Woodside, who joined the company earlier this year with nearly 25 years
of professional experience at both startups and publicly traded
Impossible Foods’ executive team includes executives with an unusually
diverse range of backgrounds, including government, academia and the
food sector, as well as “hypergrowth” startups Dropbox, Google and Tesla.
Shah and Woodside are the latest high-profile appointments at Impossible
Foods. Earlier this year, Impossible Foods announced
the appointment of its seventh board member, Vanessa Wittman, a
former public-company chief financial officer now serving as chair of
Impossible Foods’ finance committee.
Delicious, nutritious, ubiquitous
Impossible Foods uses modern science and technology to create delicious
and nutritious food, help restore natural ecosystems, and feed a growing
population sustainably. The company makes meat from plants – with a much
smaller environmental footprint than meat from animals.
To satisfy the global demand for meat at a fraction of the environmental
impact, Impossible Foods developed a far more sustainable, scalable, and
affordable way to make meat, without the catastrophic
environmental impact of livestock.
Shortly after its founding in 2011, Impossible Foods’ scientists
discovered that one molecule — “heme”
— is uniquely responsible for the explosion of flavors that results when
meat is cooked. Impossible Foods’ scientists genetically
engineer and ferment yeast to produce a heme protein naturally found
in plants, called soy leghemoglobin.
The heme in Impossible Burger is identical
to the essential heme humans have been consuming for hundreds of
thousands of years in meat — and while the Impossible Burger delivers
all the craveable depth of beef, it uses far fewer resources because
it’s made from plants, not animals.
When consumers buy an Impossible Burger instead of a burger from cows,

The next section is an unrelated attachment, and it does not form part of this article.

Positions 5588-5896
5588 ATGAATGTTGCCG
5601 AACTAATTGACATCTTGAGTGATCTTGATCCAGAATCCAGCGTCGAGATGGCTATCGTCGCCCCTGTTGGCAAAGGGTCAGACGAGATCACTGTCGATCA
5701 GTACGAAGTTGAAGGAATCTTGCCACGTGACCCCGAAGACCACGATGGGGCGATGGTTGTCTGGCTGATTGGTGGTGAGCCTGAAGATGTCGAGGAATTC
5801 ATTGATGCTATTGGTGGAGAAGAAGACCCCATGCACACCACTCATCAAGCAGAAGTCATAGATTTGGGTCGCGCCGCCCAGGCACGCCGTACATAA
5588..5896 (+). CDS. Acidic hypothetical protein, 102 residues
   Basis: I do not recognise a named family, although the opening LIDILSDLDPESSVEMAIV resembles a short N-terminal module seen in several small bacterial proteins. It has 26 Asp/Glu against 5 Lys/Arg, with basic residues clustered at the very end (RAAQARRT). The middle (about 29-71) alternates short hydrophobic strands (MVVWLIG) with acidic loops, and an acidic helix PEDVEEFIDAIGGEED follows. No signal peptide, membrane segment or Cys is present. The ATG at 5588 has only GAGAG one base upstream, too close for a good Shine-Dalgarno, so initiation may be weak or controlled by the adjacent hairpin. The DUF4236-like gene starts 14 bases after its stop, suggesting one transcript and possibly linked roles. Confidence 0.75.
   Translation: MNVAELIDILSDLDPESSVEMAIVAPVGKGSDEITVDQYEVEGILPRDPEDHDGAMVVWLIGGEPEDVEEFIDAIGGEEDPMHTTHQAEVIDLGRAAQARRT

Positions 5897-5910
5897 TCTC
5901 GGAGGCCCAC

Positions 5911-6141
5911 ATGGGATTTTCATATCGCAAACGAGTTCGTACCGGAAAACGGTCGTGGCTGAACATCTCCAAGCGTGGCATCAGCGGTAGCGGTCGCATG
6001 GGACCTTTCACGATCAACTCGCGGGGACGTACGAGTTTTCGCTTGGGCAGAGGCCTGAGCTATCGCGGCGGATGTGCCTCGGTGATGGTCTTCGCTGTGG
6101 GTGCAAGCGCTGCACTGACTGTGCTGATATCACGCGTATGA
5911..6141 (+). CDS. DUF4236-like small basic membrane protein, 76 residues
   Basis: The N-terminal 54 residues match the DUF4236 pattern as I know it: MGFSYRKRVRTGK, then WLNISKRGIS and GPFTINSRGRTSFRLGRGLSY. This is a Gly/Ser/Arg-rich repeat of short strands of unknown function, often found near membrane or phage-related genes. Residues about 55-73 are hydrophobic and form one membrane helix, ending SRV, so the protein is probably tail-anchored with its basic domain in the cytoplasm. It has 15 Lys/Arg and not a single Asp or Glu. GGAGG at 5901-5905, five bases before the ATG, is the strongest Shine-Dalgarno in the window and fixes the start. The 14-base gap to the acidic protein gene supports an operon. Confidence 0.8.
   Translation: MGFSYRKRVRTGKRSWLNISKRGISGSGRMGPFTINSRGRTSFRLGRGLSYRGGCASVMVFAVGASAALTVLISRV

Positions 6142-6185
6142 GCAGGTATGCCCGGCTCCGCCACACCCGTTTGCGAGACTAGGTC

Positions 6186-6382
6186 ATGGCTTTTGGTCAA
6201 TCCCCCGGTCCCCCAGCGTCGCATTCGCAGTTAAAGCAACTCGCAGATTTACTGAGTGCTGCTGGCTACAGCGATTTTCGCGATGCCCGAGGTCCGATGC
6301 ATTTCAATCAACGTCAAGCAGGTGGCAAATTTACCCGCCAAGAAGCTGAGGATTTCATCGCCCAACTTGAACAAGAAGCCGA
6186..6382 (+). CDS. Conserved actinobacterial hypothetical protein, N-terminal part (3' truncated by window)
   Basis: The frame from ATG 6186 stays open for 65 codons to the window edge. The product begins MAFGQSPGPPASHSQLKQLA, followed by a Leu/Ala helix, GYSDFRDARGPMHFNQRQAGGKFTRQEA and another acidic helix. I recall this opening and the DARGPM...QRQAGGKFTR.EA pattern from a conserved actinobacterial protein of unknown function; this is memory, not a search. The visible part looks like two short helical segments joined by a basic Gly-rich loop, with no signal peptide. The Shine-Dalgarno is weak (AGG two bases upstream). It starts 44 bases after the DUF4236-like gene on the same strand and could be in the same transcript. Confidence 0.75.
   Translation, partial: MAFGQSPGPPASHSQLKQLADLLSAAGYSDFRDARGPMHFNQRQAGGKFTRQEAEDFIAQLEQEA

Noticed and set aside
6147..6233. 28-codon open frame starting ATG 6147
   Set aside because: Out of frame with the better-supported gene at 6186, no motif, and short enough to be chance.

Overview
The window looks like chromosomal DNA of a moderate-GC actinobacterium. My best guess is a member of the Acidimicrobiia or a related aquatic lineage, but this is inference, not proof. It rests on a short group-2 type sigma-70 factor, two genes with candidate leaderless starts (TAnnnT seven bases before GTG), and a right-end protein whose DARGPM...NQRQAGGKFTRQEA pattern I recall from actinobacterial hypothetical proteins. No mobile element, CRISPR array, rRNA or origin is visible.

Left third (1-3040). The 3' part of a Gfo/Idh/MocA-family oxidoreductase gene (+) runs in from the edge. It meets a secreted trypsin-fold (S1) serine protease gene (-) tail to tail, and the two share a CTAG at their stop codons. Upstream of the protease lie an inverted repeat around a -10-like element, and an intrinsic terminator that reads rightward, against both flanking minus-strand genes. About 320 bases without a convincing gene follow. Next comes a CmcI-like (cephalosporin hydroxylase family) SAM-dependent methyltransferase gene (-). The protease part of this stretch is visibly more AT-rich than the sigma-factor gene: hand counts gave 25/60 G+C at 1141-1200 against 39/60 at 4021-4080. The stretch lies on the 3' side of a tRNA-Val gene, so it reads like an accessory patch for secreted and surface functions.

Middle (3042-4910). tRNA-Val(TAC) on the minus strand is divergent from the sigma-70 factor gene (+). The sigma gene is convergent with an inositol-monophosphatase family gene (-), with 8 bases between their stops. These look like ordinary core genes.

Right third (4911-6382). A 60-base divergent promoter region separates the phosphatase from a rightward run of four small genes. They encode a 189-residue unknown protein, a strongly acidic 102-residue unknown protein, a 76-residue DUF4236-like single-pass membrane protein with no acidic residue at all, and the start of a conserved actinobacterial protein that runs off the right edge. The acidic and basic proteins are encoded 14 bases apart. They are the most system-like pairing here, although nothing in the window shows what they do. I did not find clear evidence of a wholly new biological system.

they reduce their impact across every significant environmental
category, including use of land and freshwater, greenhouse gas
emissions, and aquatic pollution from runoff.
According to the objective, third party-validated report from Quantis,
Impossible Burger is vastly better for the planet than ground beef from
cows. Compared to beef from cows, Impossible Burger requires 87% less
water and releases 89% less greenhouse gases into the atmosphere.
Impossible Burger also spares 96% more land and habitat for nature and
biodiversity, and it contributes 92% less water contamination, the major
cause of “dead zones” in our oceans.
According to a study published in the
Journal Science, eating less animal meat is the single most
effective way one can help reduce his or her impact on earth. Every
person who swaps out one pound of ground beef for one pound of
Impossible’s plant-based meat can personally save seven pounds of
greenhouse gas emissions, 290 square-feet of land and 90 gallons of
About Impossible Foods
Based in California’s Silicon Valley, Impossible Foods makes delicious,
nutritious meat and dairy products from plants — with a much smaller
environmental footprint than meat from animals. The privately held
company was founded in 2011 by Patrick O. Brown, M.D., Ph.D., Professor
Emeritus of Biochemistry at Stanford University and a former Howard
Hughes Medical Institute investigator. Investors include Khosla
Ventures, Bill Gates, Google Ventures, Horizons Ventures, UBS, Viking
Global Investors, Temasek, Sailing Capital, and Open Philanthropy